Appeal from the Circuit Court OF ILLINOIS, of the 10th Judicial Circuit, Peoria County, Illinois, No. 01--CF--1186 Honorable Jerelyn D. Maher, Judge, Presiding.
The opinion of the court was delivered by: Justice Schmidt
In a bench trial, the defendant, Samuel E. Woods, was found guilty of aggravated robbery (720 ILCS 5/18--5(a) (West 2000)) and home invasion (720 ILCS 5/12--11(a)(2) (West 2000)). The trial court sentenced him to extended terms of 20 and 40 years of imprisonment for these offenses, respectively. On appeal, the defendant argues that the trial court erred by failing to remove his leg shackles during three court proceedings and by allowing one of his wrists to remain handcuffed during one of these proceedings. Additionally, he contends that the State failed to prove beyond a reasonable doubt that he committed the offenses. We affirm.
A. Leg Shackles and Handcuffs
The bench trial took place on July 23 and October 17, 2003, and February 18, 2004. At the July 23 proceeding, the following exchange took place among the court, defense counsel, and the court's deputy:
"[DEFENSE COUNSEL]: *** I would ask that Mr. Woods be unhandcuffed or in some fashion handcuffed differently so he can take notes during the trial, whatever methodology is appropriate on that.
THE COURT: Any problem with that, Officer?
THE DEPUTY: Usually we don't if they are in uniform, there is no jury trial, your Honor. But it's up to you.
THE COURT: Do you have an alternative?
[DEFENSE COUNSEL]: He is shackled, so it's not like--
THE COURT: What about legs? Is he shackled by his legs?
THE COURT: All right, take his cuffs off then."
At the October 17 proceeding, the following exchange took place among the court, defense counsel, and the deputy:
"[DEFENSE COUNSEL]: Judge, could we have Mr. Wood's [sic] hands in some way unsecured so he could take notes[?]
THE COURT: Does he have--is he shackled in some way?
THE COURT DEPUTY: Yes, Judge.
THE COURT: Okay. He can have his hands uncuffed."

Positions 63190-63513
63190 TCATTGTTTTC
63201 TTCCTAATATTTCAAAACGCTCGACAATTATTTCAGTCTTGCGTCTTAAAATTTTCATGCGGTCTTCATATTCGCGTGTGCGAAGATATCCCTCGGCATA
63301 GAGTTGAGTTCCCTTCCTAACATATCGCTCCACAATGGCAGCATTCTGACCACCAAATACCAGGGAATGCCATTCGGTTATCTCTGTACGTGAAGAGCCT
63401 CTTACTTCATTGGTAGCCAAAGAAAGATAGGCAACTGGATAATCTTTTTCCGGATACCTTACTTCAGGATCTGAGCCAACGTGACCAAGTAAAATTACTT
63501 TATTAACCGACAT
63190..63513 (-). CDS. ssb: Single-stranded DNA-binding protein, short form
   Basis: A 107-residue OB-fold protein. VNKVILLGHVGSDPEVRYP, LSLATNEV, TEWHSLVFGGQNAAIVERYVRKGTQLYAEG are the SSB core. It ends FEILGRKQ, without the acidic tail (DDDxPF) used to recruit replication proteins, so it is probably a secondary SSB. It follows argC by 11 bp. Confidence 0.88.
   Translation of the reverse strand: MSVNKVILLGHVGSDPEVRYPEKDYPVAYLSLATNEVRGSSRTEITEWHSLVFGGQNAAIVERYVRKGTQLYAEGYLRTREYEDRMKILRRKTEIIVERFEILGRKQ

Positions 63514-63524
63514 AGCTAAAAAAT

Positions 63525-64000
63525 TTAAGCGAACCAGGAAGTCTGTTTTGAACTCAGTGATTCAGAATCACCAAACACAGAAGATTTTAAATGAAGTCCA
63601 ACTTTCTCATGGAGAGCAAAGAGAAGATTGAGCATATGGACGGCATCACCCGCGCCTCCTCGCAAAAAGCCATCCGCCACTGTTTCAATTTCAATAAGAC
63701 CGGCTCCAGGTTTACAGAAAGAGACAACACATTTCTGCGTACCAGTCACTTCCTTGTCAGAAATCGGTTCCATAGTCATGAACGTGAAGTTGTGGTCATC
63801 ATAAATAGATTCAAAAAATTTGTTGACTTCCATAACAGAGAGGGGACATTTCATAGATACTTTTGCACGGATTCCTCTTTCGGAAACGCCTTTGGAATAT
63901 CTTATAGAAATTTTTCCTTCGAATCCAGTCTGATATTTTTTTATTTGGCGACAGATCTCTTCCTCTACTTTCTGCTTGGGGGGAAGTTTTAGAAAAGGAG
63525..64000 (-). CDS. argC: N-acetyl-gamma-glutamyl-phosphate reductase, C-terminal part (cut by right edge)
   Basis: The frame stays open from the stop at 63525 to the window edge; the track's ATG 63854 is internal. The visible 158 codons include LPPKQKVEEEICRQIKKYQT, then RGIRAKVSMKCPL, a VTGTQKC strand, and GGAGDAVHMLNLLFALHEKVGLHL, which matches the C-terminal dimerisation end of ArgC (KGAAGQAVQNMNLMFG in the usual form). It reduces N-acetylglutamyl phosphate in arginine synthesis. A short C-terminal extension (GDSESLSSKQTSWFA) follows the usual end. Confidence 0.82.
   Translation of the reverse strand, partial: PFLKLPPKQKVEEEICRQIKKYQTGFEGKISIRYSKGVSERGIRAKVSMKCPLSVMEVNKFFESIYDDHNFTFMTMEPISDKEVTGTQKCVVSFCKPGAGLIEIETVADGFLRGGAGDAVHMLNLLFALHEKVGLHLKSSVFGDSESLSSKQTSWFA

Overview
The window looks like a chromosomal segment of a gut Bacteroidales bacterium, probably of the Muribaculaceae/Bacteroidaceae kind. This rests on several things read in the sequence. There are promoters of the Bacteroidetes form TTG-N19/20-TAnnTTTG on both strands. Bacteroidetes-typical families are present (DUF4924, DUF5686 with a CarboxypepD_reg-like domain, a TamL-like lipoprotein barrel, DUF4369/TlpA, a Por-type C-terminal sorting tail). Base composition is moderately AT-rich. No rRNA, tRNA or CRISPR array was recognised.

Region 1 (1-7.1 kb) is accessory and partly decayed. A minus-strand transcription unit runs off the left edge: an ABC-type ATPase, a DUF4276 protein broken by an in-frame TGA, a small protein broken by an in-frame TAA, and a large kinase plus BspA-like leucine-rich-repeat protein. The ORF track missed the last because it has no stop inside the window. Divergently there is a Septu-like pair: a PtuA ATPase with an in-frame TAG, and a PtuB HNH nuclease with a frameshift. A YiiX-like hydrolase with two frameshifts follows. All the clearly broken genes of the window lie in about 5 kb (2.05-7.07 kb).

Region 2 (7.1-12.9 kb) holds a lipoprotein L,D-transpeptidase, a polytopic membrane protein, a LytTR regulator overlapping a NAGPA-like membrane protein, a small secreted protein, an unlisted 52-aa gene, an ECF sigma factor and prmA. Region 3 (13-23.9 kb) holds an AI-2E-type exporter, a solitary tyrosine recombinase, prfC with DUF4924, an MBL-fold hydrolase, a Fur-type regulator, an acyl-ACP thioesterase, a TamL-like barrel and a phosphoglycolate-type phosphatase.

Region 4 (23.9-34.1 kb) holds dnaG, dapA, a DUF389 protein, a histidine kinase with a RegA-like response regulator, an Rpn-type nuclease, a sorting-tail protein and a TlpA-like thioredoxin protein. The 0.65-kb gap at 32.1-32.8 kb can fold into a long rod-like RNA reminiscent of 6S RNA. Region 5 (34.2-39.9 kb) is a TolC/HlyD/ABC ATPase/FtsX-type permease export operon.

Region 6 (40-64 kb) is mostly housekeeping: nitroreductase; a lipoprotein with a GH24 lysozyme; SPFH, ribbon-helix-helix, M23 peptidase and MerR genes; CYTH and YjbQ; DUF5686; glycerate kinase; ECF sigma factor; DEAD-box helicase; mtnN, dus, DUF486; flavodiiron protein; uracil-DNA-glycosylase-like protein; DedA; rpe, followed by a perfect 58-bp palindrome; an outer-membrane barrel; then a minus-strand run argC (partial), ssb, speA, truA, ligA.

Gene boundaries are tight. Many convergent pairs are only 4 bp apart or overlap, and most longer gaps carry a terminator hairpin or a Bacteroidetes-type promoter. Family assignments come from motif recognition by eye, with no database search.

At the February 18 proceeding, the following exchange took place between the court and defense counsel:
"[DEFENSE COUNSEL]: *** Judge, could I have one or both of his handcuffs removed for note-taking purpose[s] please?
THE COURT: You can have one."
The defendant was charged with having committed aggravated robbery and home invasion in Peoria on the evening of December 8, 2001. Lynda Beckwith testified that she was a cashier at a gas station in Peoria that evening. During the trial, the court viewed an audio-video tape of the incident, which was recorded by the gas station's security camera and microphone.
In the tape, the defendant asked Beckwith how much a bag of peanuts cost. After Beckwith replied, the defendant brought the peanuts to the counter. The defendant gave money to Beckwith. Beckwith opened the cash register, placed the defendant's money in the cash drawer, and got change out of the drawer. While Beckwith was occupied with the cash register, the defendant opened his jacket with his right hand. As Beckwith began to close the cash drawer, the defendant reached across the counter and placed his left hand on the drawer, preventing Beckwith from closing it. The defendant raised his right hand above the level of his shoulder with his right index finger extended. He then brought his right hand down to his waist and gestured to his waist with his right hand. After the defendant's gesture, Beckwith immediately stepped back from the area of the counter and cash register and placed her hands behind her back. Next, the defendant reached across the counter with his right hand and removed the paper currency from the cash drawer. The defendant then exited the building through its front door.
Beckwith testified that after the defendant opened his jacket, she saw "something wooden" in the defendant's waistband and "presumed it was a gun." She said, "So, I just stepped back and *** let him take the money." Beckwith later identified the defendant as the robber both in an ...